effect of rock music
#21
The_Harlequin_King Wrote:Tejano is universally condemned, though. There's no such thing as a good Tejano song.

Show me an example of Tejano.  I want to hate it too.

- Lisa
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#22
LaRoza Wrote:
Bonifacio Wrote:Based on what it produces.

That doesn't make sense. You could judge a song with that, nothing more.

All such judgements only show one thing: not knowing what rock or metal is. Those ignorant are the ones first to judge.

Have you even read the article and given it a chance before calling them ignorant?

Personally, I'm not ignorant of what rock or metal music is. I've played guitar since I was 15 years old and I've been involved in some garage bands besides being a regular listener to all kinds of rock and metal since my early teenage years.

From a christian perspective, their fruits are not good. There are good musicians out there, especially in the progressive rock and metal genres, and there is occasionally genuinely good music out there but as a whole I think we should try to avoid it.
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#23
Here's a good example of a rock band, a classical orchestra and choir combining together on stage (Within Temptation).




StrictCatholicGirl Wrote:Show me an example of Tejano.  I want to hate it too.

- Lisa

Your pain is my pleasure.




Many moons ago, I worked at a flea market selling caskets and tombstones. My booth was directly across from a Tejano music booth, which played the same stuff all day long. I must have docked off at least a decade in purgatory thanks to that experience.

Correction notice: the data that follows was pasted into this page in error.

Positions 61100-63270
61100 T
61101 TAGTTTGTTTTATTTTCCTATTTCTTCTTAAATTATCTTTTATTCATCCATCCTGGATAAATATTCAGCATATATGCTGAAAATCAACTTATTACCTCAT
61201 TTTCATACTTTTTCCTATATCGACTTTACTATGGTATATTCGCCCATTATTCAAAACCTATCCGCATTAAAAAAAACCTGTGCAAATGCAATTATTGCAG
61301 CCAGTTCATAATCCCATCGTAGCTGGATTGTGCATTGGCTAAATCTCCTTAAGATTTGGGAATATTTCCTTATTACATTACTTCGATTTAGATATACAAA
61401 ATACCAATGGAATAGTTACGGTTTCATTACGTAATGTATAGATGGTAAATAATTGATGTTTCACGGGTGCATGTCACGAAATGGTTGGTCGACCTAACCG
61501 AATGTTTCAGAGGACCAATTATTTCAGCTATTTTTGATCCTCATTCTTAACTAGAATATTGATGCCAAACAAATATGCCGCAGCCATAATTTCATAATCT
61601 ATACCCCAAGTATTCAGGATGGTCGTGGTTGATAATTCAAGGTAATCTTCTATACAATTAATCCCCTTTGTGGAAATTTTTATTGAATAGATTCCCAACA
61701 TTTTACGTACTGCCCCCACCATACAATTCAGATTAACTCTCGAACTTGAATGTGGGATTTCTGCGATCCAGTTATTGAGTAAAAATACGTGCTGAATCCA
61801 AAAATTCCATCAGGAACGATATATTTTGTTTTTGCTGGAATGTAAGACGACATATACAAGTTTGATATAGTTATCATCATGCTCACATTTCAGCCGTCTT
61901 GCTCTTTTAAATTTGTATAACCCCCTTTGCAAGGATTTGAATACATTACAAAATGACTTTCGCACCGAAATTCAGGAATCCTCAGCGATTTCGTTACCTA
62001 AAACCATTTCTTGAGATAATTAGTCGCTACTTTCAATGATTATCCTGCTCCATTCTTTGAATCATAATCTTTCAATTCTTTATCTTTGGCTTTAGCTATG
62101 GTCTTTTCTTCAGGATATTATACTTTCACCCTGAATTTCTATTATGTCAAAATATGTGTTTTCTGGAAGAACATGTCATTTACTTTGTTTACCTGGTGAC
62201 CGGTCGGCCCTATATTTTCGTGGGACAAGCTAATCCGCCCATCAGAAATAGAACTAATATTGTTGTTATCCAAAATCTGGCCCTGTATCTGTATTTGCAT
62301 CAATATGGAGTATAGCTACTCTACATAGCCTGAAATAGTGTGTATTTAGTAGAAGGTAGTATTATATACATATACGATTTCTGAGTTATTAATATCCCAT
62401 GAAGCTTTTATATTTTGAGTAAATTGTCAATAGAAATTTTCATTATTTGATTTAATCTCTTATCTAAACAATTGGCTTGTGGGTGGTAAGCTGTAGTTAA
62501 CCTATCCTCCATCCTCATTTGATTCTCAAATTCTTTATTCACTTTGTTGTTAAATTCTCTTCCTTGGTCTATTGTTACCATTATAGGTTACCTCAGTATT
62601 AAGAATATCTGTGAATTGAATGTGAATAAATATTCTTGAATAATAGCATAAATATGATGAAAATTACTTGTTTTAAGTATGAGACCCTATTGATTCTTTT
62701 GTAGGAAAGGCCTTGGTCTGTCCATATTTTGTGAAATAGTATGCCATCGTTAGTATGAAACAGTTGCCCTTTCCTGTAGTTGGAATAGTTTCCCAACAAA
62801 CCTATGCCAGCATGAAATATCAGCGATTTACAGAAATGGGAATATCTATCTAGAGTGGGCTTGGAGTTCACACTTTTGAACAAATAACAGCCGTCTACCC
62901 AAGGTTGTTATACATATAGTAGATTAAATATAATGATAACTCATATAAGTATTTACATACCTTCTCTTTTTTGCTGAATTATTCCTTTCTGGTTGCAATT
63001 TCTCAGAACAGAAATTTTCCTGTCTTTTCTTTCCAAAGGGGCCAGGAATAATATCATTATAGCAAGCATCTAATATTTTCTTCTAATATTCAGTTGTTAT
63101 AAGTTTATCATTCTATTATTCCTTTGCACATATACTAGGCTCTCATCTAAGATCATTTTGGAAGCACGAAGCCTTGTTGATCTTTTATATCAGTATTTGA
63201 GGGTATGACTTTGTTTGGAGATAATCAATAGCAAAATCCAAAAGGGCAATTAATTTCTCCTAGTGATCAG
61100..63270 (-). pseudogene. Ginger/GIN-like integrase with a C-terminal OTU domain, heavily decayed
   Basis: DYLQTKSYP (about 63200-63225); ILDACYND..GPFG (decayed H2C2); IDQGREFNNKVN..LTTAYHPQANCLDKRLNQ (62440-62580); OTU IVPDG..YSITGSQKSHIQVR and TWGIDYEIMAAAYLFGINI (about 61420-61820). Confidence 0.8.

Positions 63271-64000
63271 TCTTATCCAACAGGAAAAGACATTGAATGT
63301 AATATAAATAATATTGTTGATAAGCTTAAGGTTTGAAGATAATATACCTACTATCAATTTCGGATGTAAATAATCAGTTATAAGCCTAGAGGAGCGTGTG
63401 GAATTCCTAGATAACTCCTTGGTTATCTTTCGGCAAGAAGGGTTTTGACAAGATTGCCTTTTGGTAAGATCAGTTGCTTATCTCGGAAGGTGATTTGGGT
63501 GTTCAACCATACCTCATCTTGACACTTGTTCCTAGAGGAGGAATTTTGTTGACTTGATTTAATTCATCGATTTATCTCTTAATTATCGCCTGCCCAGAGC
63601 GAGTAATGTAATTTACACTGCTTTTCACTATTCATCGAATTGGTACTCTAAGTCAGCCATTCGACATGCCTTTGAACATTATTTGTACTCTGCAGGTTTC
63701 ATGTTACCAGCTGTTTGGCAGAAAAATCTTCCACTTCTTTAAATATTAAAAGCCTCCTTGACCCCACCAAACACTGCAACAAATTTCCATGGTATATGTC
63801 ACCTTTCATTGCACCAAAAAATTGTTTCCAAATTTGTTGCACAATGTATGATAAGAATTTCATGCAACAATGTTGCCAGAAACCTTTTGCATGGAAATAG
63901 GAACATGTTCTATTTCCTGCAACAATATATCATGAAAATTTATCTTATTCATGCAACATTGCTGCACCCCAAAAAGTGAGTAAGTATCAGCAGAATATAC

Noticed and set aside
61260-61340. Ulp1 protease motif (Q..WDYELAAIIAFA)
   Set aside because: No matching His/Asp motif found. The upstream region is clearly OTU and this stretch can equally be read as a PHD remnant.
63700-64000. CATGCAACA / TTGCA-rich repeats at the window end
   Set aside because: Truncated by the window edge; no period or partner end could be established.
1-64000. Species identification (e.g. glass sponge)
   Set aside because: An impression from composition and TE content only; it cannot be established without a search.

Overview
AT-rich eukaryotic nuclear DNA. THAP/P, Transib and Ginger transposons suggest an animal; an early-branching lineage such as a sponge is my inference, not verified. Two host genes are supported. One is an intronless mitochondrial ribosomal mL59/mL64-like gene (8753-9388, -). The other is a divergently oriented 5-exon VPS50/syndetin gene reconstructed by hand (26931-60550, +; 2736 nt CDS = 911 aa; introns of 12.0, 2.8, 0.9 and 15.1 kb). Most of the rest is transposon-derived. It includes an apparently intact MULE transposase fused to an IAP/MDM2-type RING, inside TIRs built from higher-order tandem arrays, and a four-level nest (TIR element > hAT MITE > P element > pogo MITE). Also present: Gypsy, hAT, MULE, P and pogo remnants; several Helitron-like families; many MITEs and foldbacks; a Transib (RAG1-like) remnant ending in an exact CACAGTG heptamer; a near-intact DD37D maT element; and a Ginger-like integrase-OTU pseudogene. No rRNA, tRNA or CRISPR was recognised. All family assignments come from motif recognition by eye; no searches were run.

Telemaque Wrote:“Rock is a basic way to express passions which, in big audiences, may assume characteristics if cult or even adoration, contrary to Christianism.”
(Cardinal Joseph Ratzinger, Pope Benedict XVI)

Very true.

The same can be said for the romantic-era composers.
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#24
The_Harlequin_King Wrote:The same can be said for the romantic-era composers.

I already admitted it could be bad, but there is no comparison, I'm sorry.

I can understand why people get defensive, seeing as they are immersed in the culture, but it is a simple fact that the kind of music that is popular today is totally opposed to the Catholic Faith. It is also bad for the nerves.

There is no justification for the defense of today's music that I see in this thread.

The cult of the aberrant, the ugly, the discordant, the destructive - that is the inspiration of the current music.

It is not for nothing that the Beatles put Alestair Crowley on the cover of Sargent Pepper.

Someone who suggests that the style of music that is popular today is just a matter of style, and is not inferior to the classic tradition, someone who suggests that it is not degenerate, not suggestive of diabolical influence, is in my opinion, someone who is terribly confused or arguing in bad faith.



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#25
Looking for enriching music among pop/rock etc. is essentially looking for a needle in a haystack. 

There are a few tunes that are good and stable musically with unity and variety to them without being monotonous

The lyrics which are usually the most obvious things problematically are even occassionaly edifying.  Bishop Williamson once said that those things that were used as steps going down from God can also be used to go back up towards God. 

I found this one in Los Lonely Boys' song from a few years ago. 

It's a nice little vignette.